The Sortino Ratio is calculated by subtracting the risk-free rate of return from the portfolio’s rate of return, and then dividing by the downside deviation.

What purpose does the Sortino Ratio serve?

The Sortino Ratio is used by investors to assess risk-adjusted return on an investment or portfolio. It helps them understand how much return they are getting in relation to the level of bad risk they are taking on.

How does the Sortino Ratio differ from the Sharpe Ratio?

Both are measures of risk-adjusted returns. However, while the Sharpe Ratio considers total volatility including both the upward and downward, the Sortino Ratio only focuses on the harmful volatility (downside deviation), hence it provides a more accurate measure of risk.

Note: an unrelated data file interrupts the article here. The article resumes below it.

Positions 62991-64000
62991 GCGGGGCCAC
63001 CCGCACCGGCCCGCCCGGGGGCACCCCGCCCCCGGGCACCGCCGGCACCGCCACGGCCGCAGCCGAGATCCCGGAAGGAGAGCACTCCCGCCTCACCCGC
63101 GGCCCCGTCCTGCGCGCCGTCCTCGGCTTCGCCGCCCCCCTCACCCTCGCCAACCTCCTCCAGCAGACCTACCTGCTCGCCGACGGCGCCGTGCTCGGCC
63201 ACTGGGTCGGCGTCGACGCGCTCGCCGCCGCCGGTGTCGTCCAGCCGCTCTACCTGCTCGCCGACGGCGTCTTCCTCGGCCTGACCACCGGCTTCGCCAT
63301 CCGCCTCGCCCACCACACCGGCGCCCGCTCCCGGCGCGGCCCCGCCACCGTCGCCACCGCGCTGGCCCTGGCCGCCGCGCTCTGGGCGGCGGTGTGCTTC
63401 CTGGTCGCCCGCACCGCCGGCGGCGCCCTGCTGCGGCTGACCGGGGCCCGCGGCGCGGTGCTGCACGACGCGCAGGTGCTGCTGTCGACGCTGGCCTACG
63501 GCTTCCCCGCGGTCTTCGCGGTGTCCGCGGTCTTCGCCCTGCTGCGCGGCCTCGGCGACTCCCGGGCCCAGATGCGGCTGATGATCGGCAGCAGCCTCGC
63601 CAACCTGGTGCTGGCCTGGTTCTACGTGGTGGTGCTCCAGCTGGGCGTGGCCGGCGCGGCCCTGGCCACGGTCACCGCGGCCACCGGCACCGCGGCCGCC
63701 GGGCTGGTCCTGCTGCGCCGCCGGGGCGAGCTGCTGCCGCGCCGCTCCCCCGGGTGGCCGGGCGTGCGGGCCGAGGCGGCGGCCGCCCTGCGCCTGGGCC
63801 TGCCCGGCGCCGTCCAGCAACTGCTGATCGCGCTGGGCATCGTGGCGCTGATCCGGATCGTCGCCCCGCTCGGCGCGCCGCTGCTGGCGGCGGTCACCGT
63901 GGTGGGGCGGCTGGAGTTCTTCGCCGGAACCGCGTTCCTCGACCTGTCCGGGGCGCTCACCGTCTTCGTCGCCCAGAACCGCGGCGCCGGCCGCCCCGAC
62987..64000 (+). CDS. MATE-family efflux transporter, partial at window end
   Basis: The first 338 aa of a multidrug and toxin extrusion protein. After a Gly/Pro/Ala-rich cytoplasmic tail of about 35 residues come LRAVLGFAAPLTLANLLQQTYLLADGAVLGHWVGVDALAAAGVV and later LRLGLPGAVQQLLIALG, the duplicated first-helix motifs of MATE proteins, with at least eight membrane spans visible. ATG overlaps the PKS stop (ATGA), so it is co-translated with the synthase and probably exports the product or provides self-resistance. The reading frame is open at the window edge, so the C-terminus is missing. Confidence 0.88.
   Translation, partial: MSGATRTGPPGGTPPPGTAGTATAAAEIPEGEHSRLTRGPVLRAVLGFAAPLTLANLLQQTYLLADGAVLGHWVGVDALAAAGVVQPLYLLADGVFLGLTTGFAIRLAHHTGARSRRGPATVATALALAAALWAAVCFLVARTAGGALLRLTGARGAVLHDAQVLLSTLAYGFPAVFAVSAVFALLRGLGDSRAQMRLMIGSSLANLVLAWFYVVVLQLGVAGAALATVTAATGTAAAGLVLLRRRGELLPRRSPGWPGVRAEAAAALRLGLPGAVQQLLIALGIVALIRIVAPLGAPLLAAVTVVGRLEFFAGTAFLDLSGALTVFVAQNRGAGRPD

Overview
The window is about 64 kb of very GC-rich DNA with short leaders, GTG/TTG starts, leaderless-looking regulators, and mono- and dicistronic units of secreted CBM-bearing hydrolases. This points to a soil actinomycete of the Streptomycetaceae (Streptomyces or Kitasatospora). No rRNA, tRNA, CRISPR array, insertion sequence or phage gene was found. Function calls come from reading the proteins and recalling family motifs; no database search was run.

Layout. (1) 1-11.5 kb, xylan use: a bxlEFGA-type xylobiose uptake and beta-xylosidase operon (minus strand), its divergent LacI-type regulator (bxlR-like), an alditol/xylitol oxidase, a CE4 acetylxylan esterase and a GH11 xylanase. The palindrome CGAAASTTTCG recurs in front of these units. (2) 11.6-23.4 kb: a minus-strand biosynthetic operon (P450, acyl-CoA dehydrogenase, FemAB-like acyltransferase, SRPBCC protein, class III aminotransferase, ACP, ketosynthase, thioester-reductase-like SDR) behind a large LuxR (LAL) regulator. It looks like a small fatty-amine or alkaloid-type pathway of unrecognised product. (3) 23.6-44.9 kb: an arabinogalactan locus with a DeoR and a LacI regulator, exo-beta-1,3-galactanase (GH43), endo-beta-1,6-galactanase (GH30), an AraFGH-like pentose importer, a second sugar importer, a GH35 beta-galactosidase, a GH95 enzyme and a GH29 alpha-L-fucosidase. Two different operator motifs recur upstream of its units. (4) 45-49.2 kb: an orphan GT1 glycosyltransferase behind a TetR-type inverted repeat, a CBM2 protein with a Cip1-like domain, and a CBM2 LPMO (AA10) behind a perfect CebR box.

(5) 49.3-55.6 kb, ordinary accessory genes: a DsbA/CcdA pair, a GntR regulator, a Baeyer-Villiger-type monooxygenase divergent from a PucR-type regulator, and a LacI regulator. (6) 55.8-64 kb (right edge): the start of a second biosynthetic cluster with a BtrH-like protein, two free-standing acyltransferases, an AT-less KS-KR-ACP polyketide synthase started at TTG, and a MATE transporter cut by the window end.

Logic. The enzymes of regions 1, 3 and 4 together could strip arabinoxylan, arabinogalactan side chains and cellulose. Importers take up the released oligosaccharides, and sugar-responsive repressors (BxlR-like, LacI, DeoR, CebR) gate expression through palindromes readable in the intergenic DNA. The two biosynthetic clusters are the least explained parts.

What does a high Sortino Ratio mean?

A high Sortino Ratio indicates a low probability of a substantial loss because it shows that the investment or portfolio has a superior risk-adjusted return relative to its peers.

Is it better to have a higher or lower Sortino Ratio?

Generally, a higher Sortino Ratio is viewed as better because it indicates that the investment is scoring high returns without taking excessive risk for those returns.

Can the Sortino Ratio be used for all types of investments?

Yes, it can be applied to any type of investment for which there is a historical record of returns and an understanding of the risk-free rate of return.

What would be considered a good Sortino Ratio?